From Orthodox Christianity to the phenomenon of nuclear energy: fragmentary use of the methodology of anthroposocial interpretation

  1. Lemma
  2. От православия к феномену ядерной энергии: заимствование фрагментов методологии антропосоциального толкования’
  3. Russian
  4. Asliturk, Miriam
  5. Ethics - Co-existence - Complementarity - Mutual dependence
  6. 10-01-2017
  7. Комлева, Евгения Владиславовна [Author]. От православия к феномену ядерной энергии: заимствование фрагментов методологии антропосоциального толкования
  8. Сборники конференций НИЦ Социосфера
  9. Nuclear energy - Nuclear storage facility - World Russian People’s Council - Russian Orthodox Church
  10. Click Here
    1. <p>Комлева Е. В. (2012). От Православия к феномену ядерной энергии: заимствование фрагментов методологии антропосоциального толкования. <em>Сборники конференций НИЦ. </em>Retrieved from:  <a href=""></a></p>
    1. The nuclear energy industry has been developing for a long time in Siberia. Komleva states that Russian society has not yet formulated a clear opinion on nuclear energy from either an ethical, moral or religious point of view. Religion, the author argues, represents two levels of existence: hell and paradise. Nuclear energy can provide humans with either of these levels. This is why nuclear energy can have positive characteristics only if it is seen in the context of the wholeness of humanity. Orthodox Christianity sees the actual world as non-perfect, but believes that humans do have a potential to progress spiritually. It admits, however, that if spiritually imperfect people gain power over others with the help of nuclear energy, it will represent great danger for everyone. That is why the Russian Orthodox Church (ROC) encourages dialogue with science and the scientific community. The author believes that nowadays science and religion are not antagonistic to one another and share a common moral and ethical basis. The ROC believes that finding spiritual values for scientific progress is important for humanity as a whole. In the framework of the science-religion dialogue organized by the World Russian People’s Council (WRPC) (an affiliate of the ROC), a conference was held at the Russian nuclear energy research centre in Sarov devoted to the themes of “Nuclear weapons and Security of Russia,” and “Problems of interaction of the ROC and scientific research centres in Russia.”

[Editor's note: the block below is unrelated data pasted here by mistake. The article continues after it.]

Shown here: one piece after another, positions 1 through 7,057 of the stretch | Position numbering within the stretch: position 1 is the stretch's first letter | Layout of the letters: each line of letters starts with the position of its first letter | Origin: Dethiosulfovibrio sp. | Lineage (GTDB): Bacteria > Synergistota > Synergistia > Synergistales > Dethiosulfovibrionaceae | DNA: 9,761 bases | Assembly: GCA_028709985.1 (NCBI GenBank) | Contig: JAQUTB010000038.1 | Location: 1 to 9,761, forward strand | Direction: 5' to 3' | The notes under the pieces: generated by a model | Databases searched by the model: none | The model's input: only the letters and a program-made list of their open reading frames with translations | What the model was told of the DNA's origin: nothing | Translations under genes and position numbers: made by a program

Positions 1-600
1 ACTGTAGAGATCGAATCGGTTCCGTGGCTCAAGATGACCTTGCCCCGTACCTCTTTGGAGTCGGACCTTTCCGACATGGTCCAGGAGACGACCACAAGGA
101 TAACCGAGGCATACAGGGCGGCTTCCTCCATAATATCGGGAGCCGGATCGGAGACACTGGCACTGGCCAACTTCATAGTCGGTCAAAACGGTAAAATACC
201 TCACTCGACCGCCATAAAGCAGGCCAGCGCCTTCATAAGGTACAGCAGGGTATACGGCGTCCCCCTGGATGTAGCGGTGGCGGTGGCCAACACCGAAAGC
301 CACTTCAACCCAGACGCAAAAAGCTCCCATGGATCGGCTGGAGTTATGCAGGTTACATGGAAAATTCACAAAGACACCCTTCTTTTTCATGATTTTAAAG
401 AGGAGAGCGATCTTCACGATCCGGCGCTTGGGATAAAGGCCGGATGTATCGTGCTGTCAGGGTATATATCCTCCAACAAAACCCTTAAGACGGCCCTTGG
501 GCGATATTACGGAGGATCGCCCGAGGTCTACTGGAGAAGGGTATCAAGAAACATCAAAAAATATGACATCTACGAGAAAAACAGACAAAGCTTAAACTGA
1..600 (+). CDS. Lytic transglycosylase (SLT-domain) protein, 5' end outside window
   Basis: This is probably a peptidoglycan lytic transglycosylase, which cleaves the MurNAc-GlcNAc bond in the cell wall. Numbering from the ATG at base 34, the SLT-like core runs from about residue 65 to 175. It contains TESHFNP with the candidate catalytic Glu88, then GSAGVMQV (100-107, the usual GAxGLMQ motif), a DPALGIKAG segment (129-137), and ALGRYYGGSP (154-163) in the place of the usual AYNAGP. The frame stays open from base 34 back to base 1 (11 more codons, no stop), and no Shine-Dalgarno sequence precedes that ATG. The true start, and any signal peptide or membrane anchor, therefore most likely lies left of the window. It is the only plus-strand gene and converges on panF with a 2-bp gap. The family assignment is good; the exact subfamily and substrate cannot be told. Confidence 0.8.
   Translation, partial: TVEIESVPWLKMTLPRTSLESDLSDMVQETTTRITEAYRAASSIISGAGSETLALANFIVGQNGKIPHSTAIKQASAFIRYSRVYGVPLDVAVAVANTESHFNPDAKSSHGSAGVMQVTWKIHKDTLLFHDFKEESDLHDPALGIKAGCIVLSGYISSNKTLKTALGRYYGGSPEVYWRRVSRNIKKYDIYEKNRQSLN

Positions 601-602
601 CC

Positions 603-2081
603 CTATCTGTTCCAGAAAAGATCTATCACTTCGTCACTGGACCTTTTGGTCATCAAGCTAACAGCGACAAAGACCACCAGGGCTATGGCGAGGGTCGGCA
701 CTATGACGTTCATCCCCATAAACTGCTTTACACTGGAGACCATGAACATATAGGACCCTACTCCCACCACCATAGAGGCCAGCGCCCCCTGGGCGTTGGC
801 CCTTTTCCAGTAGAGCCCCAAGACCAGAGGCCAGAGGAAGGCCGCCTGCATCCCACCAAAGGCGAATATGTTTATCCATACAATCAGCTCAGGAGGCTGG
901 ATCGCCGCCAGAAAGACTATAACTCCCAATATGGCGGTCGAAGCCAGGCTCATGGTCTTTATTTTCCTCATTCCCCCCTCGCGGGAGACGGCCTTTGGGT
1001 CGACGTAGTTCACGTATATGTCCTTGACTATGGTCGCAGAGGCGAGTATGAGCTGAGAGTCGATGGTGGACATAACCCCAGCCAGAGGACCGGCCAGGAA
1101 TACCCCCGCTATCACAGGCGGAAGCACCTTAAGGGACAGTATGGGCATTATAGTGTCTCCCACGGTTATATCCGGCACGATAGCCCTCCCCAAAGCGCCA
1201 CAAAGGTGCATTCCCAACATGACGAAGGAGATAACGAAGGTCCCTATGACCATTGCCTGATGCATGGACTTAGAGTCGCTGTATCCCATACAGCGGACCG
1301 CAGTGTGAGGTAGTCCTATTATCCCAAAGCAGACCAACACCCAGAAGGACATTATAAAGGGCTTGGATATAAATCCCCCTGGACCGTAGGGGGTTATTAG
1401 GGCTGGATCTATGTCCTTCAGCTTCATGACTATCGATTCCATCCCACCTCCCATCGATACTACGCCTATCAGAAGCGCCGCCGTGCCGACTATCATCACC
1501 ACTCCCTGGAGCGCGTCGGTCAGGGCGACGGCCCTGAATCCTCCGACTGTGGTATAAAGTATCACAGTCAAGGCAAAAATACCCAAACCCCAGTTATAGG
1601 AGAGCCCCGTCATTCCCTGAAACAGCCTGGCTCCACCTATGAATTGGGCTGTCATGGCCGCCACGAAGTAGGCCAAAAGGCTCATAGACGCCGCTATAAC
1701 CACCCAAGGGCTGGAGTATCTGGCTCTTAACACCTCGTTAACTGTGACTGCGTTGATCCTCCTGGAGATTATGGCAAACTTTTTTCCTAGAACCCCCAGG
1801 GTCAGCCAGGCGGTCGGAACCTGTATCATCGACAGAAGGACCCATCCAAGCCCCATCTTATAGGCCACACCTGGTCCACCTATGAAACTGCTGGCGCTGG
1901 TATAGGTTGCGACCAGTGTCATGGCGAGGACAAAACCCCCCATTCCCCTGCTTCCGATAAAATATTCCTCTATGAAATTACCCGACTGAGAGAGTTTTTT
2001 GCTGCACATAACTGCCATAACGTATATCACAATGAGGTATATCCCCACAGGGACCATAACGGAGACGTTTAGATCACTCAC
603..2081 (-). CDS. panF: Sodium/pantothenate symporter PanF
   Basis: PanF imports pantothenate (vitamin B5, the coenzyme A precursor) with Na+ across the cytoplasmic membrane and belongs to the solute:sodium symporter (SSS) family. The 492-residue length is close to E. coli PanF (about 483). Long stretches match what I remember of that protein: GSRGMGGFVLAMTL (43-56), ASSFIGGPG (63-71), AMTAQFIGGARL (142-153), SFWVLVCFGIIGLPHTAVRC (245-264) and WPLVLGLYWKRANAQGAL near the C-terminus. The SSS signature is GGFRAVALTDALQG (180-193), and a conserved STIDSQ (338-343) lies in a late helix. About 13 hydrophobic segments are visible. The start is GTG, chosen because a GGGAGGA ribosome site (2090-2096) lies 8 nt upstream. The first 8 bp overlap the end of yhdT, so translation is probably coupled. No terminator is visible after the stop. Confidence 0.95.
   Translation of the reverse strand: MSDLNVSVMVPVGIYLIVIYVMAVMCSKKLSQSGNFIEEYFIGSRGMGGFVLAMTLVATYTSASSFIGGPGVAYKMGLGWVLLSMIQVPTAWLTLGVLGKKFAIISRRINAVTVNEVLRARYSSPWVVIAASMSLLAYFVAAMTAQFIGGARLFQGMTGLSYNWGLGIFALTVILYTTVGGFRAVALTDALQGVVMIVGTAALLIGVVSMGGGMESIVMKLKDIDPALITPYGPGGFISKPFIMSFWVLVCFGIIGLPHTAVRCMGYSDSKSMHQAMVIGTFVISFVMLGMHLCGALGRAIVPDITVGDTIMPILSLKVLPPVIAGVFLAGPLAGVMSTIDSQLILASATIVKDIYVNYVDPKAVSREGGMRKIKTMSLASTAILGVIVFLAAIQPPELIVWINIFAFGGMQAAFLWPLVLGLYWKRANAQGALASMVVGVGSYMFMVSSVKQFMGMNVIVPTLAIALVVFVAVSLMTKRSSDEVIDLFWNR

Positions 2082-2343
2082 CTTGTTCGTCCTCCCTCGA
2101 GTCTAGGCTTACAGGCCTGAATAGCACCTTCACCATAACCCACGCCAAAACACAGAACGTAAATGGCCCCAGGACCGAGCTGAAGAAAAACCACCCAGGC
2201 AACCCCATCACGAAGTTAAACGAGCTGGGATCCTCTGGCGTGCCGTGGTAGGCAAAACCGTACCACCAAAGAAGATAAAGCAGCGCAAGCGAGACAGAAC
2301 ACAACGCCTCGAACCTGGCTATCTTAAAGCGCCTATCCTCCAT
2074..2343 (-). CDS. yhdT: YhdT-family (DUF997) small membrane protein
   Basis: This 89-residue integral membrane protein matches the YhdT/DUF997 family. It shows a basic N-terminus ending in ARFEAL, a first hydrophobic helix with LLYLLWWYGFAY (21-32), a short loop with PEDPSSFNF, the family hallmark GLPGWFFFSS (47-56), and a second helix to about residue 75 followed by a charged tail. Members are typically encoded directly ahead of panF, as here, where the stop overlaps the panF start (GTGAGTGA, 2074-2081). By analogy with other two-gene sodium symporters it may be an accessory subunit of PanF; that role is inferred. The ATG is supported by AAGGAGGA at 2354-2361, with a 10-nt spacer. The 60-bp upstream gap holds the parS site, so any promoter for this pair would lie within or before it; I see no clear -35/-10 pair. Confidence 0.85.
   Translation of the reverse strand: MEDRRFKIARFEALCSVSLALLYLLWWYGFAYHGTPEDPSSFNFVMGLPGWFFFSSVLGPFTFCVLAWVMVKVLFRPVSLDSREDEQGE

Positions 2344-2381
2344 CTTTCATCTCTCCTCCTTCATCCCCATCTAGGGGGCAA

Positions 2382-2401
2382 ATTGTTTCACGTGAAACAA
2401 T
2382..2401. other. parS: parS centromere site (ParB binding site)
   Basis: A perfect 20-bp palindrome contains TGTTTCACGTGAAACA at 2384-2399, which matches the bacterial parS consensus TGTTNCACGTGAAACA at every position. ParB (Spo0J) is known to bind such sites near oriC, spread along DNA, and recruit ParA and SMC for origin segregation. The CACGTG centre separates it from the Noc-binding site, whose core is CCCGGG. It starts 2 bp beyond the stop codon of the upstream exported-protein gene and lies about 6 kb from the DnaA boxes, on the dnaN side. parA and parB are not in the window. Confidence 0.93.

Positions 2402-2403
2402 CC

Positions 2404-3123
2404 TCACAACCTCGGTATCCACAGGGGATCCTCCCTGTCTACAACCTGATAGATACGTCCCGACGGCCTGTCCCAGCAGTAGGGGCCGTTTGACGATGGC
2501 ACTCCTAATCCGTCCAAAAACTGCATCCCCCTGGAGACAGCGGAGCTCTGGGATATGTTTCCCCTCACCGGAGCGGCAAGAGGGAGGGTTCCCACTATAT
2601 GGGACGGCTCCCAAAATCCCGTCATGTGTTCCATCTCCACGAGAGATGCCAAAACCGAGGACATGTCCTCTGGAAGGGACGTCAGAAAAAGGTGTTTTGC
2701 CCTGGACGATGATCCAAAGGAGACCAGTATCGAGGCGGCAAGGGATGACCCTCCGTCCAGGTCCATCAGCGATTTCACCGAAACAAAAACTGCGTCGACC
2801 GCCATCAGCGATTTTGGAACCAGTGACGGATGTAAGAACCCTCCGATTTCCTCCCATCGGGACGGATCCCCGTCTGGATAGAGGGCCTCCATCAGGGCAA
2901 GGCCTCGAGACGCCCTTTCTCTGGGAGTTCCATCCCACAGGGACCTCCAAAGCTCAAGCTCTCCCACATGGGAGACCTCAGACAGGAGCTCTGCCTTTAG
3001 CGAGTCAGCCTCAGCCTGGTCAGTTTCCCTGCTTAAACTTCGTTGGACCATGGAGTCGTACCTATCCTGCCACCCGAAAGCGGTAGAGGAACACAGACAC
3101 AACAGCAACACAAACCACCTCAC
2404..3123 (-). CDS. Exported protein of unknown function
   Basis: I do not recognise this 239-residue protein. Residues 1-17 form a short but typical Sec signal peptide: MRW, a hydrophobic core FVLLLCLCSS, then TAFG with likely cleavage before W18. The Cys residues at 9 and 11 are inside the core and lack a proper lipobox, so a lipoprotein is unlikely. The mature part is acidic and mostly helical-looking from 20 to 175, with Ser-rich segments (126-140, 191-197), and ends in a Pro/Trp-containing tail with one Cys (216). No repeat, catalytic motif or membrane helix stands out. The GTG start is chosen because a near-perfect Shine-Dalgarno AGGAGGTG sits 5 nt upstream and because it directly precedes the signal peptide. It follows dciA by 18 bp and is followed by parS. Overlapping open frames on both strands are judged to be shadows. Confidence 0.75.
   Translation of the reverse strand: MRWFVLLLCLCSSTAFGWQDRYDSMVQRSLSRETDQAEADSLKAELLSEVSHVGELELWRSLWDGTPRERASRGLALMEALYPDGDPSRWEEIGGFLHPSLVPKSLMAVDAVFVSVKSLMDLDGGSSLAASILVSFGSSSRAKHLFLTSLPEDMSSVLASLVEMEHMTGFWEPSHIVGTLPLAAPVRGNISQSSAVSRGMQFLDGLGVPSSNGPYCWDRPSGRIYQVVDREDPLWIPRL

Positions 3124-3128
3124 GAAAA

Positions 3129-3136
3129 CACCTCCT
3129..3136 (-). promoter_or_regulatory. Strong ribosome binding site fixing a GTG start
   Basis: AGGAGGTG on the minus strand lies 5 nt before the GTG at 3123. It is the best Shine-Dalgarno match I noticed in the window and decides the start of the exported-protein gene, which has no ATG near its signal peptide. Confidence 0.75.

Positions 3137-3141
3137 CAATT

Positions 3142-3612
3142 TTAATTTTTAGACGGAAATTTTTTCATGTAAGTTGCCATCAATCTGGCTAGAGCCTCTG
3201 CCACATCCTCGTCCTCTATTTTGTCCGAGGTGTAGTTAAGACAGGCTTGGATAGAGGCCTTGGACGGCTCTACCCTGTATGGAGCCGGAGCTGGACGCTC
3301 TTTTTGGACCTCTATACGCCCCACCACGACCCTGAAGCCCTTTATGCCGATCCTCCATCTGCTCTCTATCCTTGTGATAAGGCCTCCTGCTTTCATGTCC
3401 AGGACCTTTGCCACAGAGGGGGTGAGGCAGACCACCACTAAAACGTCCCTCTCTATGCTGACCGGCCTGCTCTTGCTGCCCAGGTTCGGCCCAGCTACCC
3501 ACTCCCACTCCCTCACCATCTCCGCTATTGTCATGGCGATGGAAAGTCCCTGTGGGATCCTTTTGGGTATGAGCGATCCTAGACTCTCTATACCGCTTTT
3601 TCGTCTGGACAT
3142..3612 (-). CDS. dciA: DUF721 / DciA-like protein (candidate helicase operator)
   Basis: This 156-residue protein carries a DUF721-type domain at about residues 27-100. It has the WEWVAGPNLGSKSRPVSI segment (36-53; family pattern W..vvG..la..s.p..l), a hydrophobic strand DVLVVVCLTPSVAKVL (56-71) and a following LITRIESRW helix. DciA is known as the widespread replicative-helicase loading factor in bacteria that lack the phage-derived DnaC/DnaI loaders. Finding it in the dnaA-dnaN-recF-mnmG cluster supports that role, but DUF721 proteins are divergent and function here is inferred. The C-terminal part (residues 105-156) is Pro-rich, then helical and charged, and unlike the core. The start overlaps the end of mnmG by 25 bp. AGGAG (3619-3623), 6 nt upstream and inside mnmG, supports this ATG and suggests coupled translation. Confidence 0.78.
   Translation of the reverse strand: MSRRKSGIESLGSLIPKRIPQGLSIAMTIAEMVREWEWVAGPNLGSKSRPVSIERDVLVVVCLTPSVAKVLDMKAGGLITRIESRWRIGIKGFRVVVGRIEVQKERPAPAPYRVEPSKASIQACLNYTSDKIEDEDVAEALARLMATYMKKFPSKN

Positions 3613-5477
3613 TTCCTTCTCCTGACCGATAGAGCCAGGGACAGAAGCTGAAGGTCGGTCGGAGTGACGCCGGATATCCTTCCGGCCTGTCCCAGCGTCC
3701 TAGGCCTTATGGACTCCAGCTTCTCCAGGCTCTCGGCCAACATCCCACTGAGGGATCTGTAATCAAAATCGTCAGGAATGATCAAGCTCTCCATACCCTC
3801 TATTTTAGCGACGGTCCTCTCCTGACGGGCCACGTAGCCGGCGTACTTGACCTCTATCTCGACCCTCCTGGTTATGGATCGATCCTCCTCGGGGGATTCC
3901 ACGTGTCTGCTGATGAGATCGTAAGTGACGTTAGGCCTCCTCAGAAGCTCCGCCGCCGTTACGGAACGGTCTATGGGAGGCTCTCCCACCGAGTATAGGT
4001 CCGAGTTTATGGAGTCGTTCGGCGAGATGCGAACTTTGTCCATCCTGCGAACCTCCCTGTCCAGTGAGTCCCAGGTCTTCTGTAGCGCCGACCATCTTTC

Komleva also mentions that the Patriarch Kiril, Patriarch of Moscow and all Rus, received an Honorary Doctorate at the National Nuclear Research University (2010) and at the Moscow State University (2012) as a sign of reconciliation between science and religion. She also cites A. Osipov (b. 1939), professor, religious scholar, and president of the yearly science-religion conference at the Joint Institute of Nuclear Research in Dubna, who warned that modern nuclear physicists without the help of priests were “like Papua savages.”

      The author points out possible shared aspects for science and religion: cosmism/wholeness of the universe; Trinity; unity with humans; rejection of ethnic division in the biblical sense; God creates forms for himself; “judging by our deeds and our thoughts”; belief in one’s work; firmness in ideas; value of old traditions. According to the author, religious institutions such as monasteries should monitor scientific nuclear energy centres as far at ethics and morals are concerned. The author remarks that St. Petersburg has both religious institutions and scientific centres but that the interaction between the two is not active due to the secular character of the city. The author suggests monitoring of the nuclear storage facility in the Murmansk region by the nearby Murmansk monastery, and similarly in Krasnokamensk by the Krasnokamensk and Chita Eparchy. In conclusion, Komleva cites the former head of the Russian Nuclear Agency RosAtom Kirienko, who confirmed that the nuclear energy industry needed social approval and support for its own survival.